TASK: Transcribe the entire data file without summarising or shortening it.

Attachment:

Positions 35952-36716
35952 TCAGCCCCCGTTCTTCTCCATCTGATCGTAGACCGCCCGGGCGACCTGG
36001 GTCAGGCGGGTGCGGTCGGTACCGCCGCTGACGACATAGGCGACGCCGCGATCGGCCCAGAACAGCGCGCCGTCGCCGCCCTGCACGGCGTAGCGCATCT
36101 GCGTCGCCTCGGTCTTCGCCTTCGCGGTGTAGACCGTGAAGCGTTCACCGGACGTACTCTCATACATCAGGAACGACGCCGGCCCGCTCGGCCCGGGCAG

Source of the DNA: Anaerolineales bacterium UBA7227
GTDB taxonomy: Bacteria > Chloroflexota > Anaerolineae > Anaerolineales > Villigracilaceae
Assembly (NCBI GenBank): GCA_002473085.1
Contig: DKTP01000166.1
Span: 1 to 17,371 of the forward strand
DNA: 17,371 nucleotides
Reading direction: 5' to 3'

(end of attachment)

Positions 35952-36716
35952 TCAGCCCCCGTTCTTCTCCATCTGATCGTAGACCGCCCGGGCGACCTGG
36001 GTCAGGCGGGTGCGGTCGGTACCGCCGCTGACGACATAGGCGACGCCGCGATCGGCCCAGAACAGCGCGCCGTCGCCGCCCTGCACGGCGTAGCGCATCT
36101 GCGTCGCCTCGGTCTTCGCCTTCGCGGTGTAGACCGTGAAGCGTTCACCGGACGTACTCTCATACATCAGGAACGACGCCGGCCCGCTCGGCCCGGGCAG

Source of the DNA: Anaerolineales bacterium UBA7227
GTDB taxonomy: Bacteria > Chloroflexota > Anaerolineae > Anaerolineales > Villigracilaceae
Assembly (NCBI GenBank): GCA_002473085.1
Contig: DKTP01000166.1
Span: 1 to 17,371 of the forward strand
DNA: 17,371 nucleotides
Reading direction: 5' to 3'